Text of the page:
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Journal Article

Advanced maternal age is not an independent risk factor for low birth weight or preterm birth

Goisis, A., Remes, H., Barclay, K. J., Martikainen, P., Myrskylä, M.

American Journal of Epidemiology (2017)

DOI:10.1093/aje/kwx177

Abstract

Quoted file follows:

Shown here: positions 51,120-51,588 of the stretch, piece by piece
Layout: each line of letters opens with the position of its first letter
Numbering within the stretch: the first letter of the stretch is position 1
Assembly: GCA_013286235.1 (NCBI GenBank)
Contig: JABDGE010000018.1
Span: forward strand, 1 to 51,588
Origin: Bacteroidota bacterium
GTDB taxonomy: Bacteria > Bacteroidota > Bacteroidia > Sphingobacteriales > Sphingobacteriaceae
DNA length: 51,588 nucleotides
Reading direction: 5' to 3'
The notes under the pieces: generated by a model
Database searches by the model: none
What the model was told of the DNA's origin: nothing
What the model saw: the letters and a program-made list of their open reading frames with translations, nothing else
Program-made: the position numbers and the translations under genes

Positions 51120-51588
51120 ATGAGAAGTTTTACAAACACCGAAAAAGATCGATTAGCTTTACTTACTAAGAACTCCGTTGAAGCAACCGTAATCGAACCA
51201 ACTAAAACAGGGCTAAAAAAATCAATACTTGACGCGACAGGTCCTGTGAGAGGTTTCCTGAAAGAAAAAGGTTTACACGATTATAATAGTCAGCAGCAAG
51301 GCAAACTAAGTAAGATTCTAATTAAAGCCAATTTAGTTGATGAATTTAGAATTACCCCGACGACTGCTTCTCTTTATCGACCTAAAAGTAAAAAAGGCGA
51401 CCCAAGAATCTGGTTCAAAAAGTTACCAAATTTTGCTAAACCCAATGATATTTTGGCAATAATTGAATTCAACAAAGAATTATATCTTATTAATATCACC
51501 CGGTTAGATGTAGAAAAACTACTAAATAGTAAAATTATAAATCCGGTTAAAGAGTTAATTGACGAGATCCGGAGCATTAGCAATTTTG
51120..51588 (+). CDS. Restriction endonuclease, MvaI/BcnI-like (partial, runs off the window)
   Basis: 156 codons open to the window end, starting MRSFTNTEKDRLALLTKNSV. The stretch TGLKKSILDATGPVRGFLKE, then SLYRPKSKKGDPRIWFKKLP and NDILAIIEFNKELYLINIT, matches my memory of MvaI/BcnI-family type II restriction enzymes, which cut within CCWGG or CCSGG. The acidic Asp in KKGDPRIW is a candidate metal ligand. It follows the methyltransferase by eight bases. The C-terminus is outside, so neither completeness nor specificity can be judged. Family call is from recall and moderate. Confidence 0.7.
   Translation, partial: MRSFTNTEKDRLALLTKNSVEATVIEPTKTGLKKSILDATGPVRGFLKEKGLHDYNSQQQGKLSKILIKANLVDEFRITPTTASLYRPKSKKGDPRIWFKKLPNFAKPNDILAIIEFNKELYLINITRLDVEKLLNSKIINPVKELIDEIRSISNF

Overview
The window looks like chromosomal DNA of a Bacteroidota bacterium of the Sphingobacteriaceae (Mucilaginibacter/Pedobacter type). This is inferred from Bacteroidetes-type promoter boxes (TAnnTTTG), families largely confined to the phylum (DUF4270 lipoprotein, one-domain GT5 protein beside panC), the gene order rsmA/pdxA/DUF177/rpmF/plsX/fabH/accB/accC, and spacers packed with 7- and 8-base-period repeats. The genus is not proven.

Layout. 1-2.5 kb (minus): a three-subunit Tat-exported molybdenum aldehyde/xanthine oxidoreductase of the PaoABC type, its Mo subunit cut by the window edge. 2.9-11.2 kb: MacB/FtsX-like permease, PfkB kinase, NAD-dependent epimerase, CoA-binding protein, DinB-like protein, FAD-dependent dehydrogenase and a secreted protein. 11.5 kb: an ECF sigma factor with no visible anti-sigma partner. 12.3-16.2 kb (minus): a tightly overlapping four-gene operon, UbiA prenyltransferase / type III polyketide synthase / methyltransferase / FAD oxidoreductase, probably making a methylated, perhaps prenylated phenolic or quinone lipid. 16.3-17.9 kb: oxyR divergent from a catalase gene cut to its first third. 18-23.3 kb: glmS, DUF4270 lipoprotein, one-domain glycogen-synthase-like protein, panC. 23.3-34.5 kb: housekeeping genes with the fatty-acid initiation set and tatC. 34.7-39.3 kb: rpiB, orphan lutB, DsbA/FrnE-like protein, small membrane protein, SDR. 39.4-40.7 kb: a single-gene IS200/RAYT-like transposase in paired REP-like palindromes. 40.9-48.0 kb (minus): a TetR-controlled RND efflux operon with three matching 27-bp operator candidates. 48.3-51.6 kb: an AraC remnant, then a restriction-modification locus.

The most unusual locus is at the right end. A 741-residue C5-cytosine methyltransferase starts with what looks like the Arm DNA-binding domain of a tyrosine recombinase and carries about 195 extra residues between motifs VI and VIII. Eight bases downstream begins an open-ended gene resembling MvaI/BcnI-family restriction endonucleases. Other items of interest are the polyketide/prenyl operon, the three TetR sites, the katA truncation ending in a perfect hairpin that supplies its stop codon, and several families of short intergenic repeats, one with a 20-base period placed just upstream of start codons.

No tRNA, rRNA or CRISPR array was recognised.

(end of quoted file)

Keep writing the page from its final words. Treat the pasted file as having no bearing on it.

Advanced maternal age at birth is considered a major risk factor for birth outcomes. It is unclear to what extent this association is confounded by maternal characteristics. To test whether advanced maternal age at birth independently increases the risk of low birth weight (<2500g) and preterm birth (<37 weeks gestation), we compare between-family models (comparing children born to different mothers at different ages) with within-family models (comparing children who are born to the same mother at different ages). The latter procedure reduces confounding by unobserved parental characteristics that are shared by siblings. We use Finnish population registers of 124,098 children born 1987-2000. In between-family models, when compared with maternal ages 25-29, maternal ages 35-39 and 40 and above are associated with 1.1 percentage point (95% CI: 0.8,1.4) and 2.2 percentage point (95% CI: 1.4,2.9) increases, respectively, in the probability of LBW. The associations are similar for risk of preterm birth. In within-family models, the relationship between advanced maternal age and LBW or preterm is statistically and substantively negligible. In Finland, advanced maternal age is not independently associated with the risk of LBW and preterm birth among mothers who have at least two live births.

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